40 Amazing Words That Begin With 'A'

iStock/JLGutierrez
iStock/JLGutierrez

Turn an uppercase A on its side so that its closed top is pointing to the left, and you might be able to see where the letter itself originated. Its earliest ancestor was probably an Egyptian hieroglyph representing an ox’s head, and the ox’s two horns are what gave our letter A what are now its two pointed legs. The Phoenicians then took on this Egyptian ox symbol and simplified it enormously (into their vaguely triangular letter aleph, which resembled a modern letter A that had fallen on its side) before the Greeks got hold of that and turned it into their initial letter, alpha. And it’s from there, via Latin, that A ended up in English.

Today, A is usually said to be the third-most frequently used letter in the English alphabet (behind E and either T or S, depending on which sample you use). You can expect it to account for roughly eight percent of all the language on a typical page of English text, as well as almost the same amount of words in a standard dictionary—including the 40 amazing A words amassed here.

1. ABARCY

Derived from a Greek word meaning “bread,” abarcy is insatiableness. And if you’re abarstic, then you have an insatiable appetite.

2. ABECEDARIAN

Anyone who learns or teaches the alphabet is an abecedarian, a word appropriately derived from the first three letters of the alphabet. In fact, abecedarian was spelled “ABCdarian” in 17th century English. And similarly…

3. ABECEDARY

... an abecedary is a special type of acrostic poem, in which each line begins with a different letter of the alphabet from A through Z.

4. ABEQUITATE

To ride away on a horse is to abequitate, whereas to adequitate is to ride a horse alongside someone else.

5. ABRAHAM

No one is entirely sure why, but the name Abraham came to have all kinds of negative connotations in English slang, beginning during the Tudor period and lasting right through to the Victorian era. So Abraham suit was another word for what we would call false pretenses, an Abraham-man or Abraham-cove was someone who feigned illness or insanity to illicit sympathy—and doing precisely that was to sham Abraham.

6. ABRIDGMENTS

Victorian slang for knee-length trousers.

7. ABRODIETICAL

If you’re abrodietical then you’re extremely dainty, picky, or delicate.

8. ACCISMUS

Refusing (or pretending to refuse) something that you actually really want is called accismus. It derives from a Greek word meaning “coyness” or “feigned indifference.”

9. ACERSECOMIC

An acersecomic person is someone who has never cut their hair.

10. ACKWARDS

An old English dialect word describing a creature that’s lying on its back and can’t get up.

11. ACNESTIS

The acnestis is the part of your back between the shoulder blades, which you can’t quite reach to scratch. It derives from the Ancient Greek word for “spine”—which was also the Greek word for a cheese grater.

12. ADVESPERATE

When the day advesperates, it approaches the evening.

13. AGELAST

An agelast (pronounced “adge-el-ast,” so the first syllable rhymes with badge) is someone who never laughs. And if you’re agelastic, then you’re miserable or morose.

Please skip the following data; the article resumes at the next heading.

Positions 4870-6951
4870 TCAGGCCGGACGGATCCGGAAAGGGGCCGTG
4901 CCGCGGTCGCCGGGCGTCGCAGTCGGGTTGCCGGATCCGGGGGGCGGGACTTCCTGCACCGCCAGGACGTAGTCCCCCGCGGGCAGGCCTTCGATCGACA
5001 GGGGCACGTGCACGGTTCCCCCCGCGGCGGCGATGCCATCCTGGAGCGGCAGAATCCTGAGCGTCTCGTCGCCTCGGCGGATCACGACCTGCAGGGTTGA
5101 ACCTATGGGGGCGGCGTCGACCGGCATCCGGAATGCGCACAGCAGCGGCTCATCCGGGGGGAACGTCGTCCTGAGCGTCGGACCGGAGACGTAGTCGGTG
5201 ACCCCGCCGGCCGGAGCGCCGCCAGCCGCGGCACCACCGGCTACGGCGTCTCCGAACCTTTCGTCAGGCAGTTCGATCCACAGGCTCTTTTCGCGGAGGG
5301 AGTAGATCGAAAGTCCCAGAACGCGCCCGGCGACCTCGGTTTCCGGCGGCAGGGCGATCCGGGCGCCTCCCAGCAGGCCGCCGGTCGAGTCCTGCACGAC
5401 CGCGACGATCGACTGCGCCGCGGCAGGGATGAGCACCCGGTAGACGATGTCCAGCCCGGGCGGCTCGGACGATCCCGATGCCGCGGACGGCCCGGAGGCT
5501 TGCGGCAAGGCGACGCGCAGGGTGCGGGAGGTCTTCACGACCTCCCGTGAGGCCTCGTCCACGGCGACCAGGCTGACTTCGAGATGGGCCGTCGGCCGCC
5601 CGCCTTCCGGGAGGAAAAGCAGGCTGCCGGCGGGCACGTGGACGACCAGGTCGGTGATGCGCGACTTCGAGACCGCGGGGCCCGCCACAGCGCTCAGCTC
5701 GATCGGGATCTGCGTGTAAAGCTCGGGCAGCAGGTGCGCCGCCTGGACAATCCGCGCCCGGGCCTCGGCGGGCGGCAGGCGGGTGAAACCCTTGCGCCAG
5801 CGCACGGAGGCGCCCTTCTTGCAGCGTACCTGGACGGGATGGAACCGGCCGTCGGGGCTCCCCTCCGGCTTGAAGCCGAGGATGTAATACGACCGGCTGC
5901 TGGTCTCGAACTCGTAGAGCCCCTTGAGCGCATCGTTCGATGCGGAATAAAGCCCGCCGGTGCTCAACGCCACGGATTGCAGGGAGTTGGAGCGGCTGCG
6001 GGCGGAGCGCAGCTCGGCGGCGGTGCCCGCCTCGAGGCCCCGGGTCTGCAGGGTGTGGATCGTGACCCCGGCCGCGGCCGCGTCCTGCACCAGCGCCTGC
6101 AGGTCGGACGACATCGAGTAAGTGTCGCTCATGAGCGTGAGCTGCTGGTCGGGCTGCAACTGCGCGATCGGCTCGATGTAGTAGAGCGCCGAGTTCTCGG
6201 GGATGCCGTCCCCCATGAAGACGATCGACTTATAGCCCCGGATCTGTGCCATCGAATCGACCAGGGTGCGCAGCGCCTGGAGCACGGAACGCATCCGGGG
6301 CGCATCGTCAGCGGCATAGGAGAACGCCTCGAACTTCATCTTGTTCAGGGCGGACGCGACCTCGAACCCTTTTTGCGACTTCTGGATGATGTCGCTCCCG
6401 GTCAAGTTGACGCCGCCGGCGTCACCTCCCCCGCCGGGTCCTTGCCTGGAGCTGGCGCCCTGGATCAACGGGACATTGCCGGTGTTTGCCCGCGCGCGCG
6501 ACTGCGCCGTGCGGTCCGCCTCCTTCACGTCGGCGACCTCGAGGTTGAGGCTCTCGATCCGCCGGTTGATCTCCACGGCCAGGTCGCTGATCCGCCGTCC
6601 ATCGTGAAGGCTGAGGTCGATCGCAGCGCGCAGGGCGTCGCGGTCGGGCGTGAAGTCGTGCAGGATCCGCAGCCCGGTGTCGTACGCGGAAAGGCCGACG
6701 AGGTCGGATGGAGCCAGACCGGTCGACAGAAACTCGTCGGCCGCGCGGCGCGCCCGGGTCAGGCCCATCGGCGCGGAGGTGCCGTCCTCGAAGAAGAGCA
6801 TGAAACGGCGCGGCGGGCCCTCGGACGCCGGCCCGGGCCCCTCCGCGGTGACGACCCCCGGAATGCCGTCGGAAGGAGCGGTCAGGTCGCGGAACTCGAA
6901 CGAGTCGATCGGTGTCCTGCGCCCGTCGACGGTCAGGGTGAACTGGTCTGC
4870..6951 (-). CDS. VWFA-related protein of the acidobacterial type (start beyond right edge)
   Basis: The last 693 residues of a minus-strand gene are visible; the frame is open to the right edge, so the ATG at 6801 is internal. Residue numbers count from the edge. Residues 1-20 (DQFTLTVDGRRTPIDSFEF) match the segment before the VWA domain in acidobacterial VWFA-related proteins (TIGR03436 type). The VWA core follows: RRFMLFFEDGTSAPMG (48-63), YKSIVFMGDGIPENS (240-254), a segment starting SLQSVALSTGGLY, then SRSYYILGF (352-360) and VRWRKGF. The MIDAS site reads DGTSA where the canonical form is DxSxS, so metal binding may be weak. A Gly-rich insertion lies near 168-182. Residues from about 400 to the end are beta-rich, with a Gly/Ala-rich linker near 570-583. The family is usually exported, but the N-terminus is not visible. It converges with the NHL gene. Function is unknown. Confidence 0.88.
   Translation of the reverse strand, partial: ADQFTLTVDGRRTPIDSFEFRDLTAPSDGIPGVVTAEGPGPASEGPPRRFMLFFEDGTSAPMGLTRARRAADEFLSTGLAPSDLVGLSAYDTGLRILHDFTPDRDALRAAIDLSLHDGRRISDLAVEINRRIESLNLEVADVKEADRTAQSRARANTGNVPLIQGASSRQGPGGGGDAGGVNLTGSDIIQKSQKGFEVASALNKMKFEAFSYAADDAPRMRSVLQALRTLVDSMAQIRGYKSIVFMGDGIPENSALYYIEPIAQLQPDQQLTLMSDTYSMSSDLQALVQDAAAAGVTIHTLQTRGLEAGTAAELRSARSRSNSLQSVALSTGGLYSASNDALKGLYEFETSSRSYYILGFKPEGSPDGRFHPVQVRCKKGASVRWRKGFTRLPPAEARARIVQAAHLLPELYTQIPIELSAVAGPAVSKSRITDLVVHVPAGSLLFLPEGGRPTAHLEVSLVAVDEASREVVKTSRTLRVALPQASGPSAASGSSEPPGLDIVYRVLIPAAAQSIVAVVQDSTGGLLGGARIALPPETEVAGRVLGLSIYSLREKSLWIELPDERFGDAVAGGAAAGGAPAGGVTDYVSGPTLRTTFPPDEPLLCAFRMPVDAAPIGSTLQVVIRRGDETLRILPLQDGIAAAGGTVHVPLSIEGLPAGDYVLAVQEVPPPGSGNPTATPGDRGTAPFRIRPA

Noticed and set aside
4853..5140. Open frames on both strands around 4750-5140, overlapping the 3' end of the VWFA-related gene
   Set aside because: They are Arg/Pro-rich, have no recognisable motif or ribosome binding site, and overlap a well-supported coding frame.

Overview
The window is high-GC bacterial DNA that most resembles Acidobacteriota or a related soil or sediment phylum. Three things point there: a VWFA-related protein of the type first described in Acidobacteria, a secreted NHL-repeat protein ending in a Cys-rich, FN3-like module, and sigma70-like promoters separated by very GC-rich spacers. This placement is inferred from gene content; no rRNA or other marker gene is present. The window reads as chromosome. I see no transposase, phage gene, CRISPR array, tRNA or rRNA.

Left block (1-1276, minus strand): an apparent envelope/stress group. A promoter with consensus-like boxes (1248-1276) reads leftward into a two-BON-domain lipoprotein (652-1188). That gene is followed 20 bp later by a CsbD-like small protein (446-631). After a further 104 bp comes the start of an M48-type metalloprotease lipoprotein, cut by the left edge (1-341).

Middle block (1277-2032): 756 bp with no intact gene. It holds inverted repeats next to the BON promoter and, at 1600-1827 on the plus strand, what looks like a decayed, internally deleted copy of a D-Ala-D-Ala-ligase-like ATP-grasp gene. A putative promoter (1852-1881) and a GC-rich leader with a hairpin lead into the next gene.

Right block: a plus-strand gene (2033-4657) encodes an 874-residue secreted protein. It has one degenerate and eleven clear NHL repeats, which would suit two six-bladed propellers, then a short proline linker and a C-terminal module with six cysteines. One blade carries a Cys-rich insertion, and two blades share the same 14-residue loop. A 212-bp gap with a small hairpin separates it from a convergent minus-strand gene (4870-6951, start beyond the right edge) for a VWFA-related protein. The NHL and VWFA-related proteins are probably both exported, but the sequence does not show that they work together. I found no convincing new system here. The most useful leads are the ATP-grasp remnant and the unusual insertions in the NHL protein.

14. AGERASIA

The quality of not appearing to grow old is called agerasia, derived from a Greek word for “eternal youth.”

15. AGGLE

An old northern English dialect word meaning “to cut unevenly.”

16. ALONG-STRAIGHT

If you’re along-straight, then you’re lying at your full length.

17. ALTILOQUIOUS

If you’re altiloquious or altiloquent, then you’re talking loudly or, more figuratively, talking about lofty, important subjects.

18. ALYSM

The boredom and restlessness that comes from being unwell or from being confined to bed through illness or while recovering from an injury is called alysm.

19. AMAXOPHOBIA

Also called ochophobia, if you have amaxophobia then you’re terrified of driving or being driven in motor vehicles. Other little-known A phobias include apiphobia (fear of bees), acrophobia (sharpness or sharp objects), algophobia (pain), acarophobia (mites), astraphobia (lightning) and …

20. ANGINOPHOBIA

… which is a specific form of claustrophobia involving narrow places.

21. ANANYM

Oprah Winfrey’s Harpo corporation, the mho, daraf and yrneh units, and the Canadian town of Adanac are all examples of ananyms—words and names created by reversing the letters of an existing word. The word yob, meaning a hooligan or lout, is also supposed to be an ananym coined in the 19th century when “backslang” (i.e. reversing words to form new ones) was a popular linguistic trend.

22. ANDOO

An old word from the far north of Scotland meaning “to row a boat slowly,” followed by …

23. ANGALUCK

… another old Scots word for an accident for misfortune.

24. ANONYMUNCLE

The Latin diminutive-forming suffix -unculus (as in homunculus) is the root of a number of English words referring to small size or puniness, including carbuncle, which literally means “a little piece of coal,” and portiuncle, an old Tudor period word for a small stretch or portion of land. Likewise an anonymuncle, according to the Oxford English Dictionary, is “a petty anonymous writer.”

25. ANTIMETABOLE

When you repeat a clause or phrase but reverse the order of some of its words—like “if you fail to plan, you plan to fail”—then that’s antimetabole. As a figure of speech, it’s an example of a specific type of rhetorical device known as a chiasmus, in which certain elements of a sentence are reversed and repeated to given a rhythmically effective criss-crossed pattern; for that reason, chiasmus derives from the X-shaped letter of the Greek alphabet, chi.

26. ANTIPELARGY

Antipelargy is a 17th century word for the reciprocal love felt between children and their parents. It derives from the Greek word for the stork, pelargos, which is traditionally said to be a very affectionate bird.